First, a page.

I've got a binary (lets call it displayFiles) which will get several tar files at once and print the tars to stdout. I then pipe the stdout to tar.

This works fine when the binary only downloads a single tar. If I get several tars at once and pipe them to tar is it likely to work? The displayFiles program will not pause between one file and the next.


./displayFiles | { tar -xvf -; }

The end of a tar archive is marked by two consecutive zero-filled 512-byte records. When reading from stdin, tar should stop after reading the two zero-filled records, so data that follows (if any) can be read by the next tool.

If the data that follows is another tar archive and the next tool is another tar then the tool will work. To extract N concatenated archives you need to call tar N times.

If N is not known in advance, run tar in a loop until it fails:

./displayFiles | while tar -xvf -; do :; done

In the best case expect This does not look like a tar archive from tar that tries to read after displayFiles closes its stdout.

Note a tar archive with extra data (or garbage) after two consecutive zero-filled 512-byte records is still valid (i.e. tar will extract it just fine). If such archive gets to our loop then the next tar will read the extra data. Except one or few edge cases the extra data will make the tool fail and this will end the loop early. But even if we continued the loop, except one or few edge cases the extra data would "desynchronize" the stream and each following tar would start reading the stream not where some concatenated archive begins. Failing early is therefore not bad.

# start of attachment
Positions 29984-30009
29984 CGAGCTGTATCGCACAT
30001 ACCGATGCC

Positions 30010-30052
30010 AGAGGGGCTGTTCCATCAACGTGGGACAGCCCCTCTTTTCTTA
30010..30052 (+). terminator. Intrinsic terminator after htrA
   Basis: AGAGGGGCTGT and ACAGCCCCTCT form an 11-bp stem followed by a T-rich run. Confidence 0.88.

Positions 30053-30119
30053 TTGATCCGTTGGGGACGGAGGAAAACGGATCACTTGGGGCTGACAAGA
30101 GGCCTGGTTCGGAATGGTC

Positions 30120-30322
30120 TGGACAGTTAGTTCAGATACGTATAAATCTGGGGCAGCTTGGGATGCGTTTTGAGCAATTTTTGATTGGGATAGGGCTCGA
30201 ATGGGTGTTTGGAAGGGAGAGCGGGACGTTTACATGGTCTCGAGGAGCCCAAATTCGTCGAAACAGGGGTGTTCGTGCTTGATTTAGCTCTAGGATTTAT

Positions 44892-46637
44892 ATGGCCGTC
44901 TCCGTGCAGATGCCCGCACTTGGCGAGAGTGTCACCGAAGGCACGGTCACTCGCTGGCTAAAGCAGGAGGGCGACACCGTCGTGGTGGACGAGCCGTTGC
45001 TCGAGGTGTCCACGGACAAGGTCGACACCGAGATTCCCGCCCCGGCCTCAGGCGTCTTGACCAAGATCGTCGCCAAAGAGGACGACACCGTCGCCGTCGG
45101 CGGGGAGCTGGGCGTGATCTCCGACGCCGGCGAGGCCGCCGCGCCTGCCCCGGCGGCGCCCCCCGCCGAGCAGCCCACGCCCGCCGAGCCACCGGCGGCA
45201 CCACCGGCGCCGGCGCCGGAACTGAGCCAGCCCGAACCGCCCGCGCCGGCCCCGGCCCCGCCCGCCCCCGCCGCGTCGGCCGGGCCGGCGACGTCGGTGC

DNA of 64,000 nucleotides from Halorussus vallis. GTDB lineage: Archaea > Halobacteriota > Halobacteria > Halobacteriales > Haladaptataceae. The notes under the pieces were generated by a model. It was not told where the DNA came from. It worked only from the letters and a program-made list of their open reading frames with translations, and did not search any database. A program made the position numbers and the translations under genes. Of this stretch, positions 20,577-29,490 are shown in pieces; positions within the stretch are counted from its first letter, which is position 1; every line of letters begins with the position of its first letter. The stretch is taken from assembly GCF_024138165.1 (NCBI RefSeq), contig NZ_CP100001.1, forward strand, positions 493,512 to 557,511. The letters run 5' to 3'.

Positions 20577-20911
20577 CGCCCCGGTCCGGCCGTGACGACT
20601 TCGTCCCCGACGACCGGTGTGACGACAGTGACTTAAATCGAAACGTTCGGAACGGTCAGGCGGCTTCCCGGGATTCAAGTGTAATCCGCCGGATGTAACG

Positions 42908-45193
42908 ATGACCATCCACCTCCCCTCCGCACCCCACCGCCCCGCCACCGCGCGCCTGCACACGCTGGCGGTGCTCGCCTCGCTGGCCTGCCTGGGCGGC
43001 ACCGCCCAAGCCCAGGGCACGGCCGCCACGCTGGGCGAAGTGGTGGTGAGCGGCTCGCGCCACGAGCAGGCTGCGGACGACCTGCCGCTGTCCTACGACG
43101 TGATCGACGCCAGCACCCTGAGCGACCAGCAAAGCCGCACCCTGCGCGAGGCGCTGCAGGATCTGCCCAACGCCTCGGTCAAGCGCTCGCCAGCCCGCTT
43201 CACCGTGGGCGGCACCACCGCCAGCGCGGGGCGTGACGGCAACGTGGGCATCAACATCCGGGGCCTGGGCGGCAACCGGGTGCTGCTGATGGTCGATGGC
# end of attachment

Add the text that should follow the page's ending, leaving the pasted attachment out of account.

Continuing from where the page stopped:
Hopefully tar archives coming from displayFiles don't contain extra data. If they do then there is no easy and reliable way to find individual archives in a stream of concatenated archives.

One way or another some tar in our loop will fail and in general you won't know if all the data was processed. For this reason consider adding some command that will tell you if the stream was depleted. Example:

./displayFiles | (while tar -xvf -; do :; done; exit "$(head -c 1 | wc -c)")

(head -c 1 is not portable. Portable replacement is dd bs=1 count=1 2>/dev/null.)

Exit status 0 means all the data was consumed by tar process(es). It means nothing more (in particular it doesn't mean there were no meaningful errors).

  • wow. I had the same problem a while back, and came to the same solution with tar in a while loop, but never figured out how to be sure everything has been extracted. the trick with checking for an empty stream is near genius. thank you very much. – Malik May 5 at 7:33

tar -f FILE/tar --file=FILE takes only a single file, so you either have to use a separate command to concatenate all the files together or run a tar command per file using a while read loop or xargs.

  • The fact displayFiles | tar … works for a single archive indicates that "gets several tar files at once and prints the tars to stdout" means "prints the contents", not "prints paths". – Kamil Maciorowski May 4 at 23:54

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